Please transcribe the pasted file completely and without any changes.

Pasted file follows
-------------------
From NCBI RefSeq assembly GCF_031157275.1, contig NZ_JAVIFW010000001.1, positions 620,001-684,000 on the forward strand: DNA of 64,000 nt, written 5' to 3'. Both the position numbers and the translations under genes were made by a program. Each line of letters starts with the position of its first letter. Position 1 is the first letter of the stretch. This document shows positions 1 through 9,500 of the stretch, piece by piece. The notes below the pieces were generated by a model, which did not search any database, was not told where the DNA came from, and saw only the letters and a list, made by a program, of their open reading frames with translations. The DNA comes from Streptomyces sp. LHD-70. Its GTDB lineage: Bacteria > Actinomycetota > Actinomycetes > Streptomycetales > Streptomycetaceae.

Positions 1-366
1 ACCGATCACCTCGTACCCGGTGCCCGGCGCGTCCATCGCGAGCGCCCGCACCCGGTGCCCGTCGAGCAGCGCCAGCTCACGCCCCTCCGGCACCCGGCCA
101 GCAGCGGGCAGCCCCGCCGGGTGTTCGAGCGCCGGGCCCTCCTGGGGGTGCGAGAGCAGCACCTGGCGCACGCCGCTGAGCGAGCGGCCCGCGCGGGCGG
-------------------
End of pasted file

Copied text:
From NCBI RefSeq assembly GCF_031157275.1, contig NZ_JAVIFW010000001.1, positions 620,001-684,000 on the forward strand: DNA of 64,000 nt, written 5' to 3'. Both the position numbers and the translations under genes were made by a program. Each line of letters starts with the position of its first letter. Position 1 is the first letter of the stretch. This document shows positions 1 through 9,500 of the stretch, piece by piece. The notes below the pieces were generated by a model, which did not search any database, was not told where the DNA came from, and saw only the letters and a list, made by a program, of their open reading frames with translations. The DNA comes from Streptomyces sp. LHD-70. Its GTDB lineage: Bacteria > Actinomycetota > Actinomycetes > Streptomycetales > Streptomycetaceae.

Positions 1-366
1 ACCGATCACCTCGTACCCGGTGCCCGGCGCGTCCATCGCGAGCGCCCGCACCCGGTGCCCGTCGAGCAGCGCCAGCTCACGCCCCTCCGGCACCCGGCCA
101 GCAGCGGGCAGCCCCGCCGGGTGTTCGAGCGCCGGGCCCTCCTGGGGGTGCGAGAGCAGCACCTGGCGCACGCCGCTGAGCGAGCGGCCCGCGCGGGCGG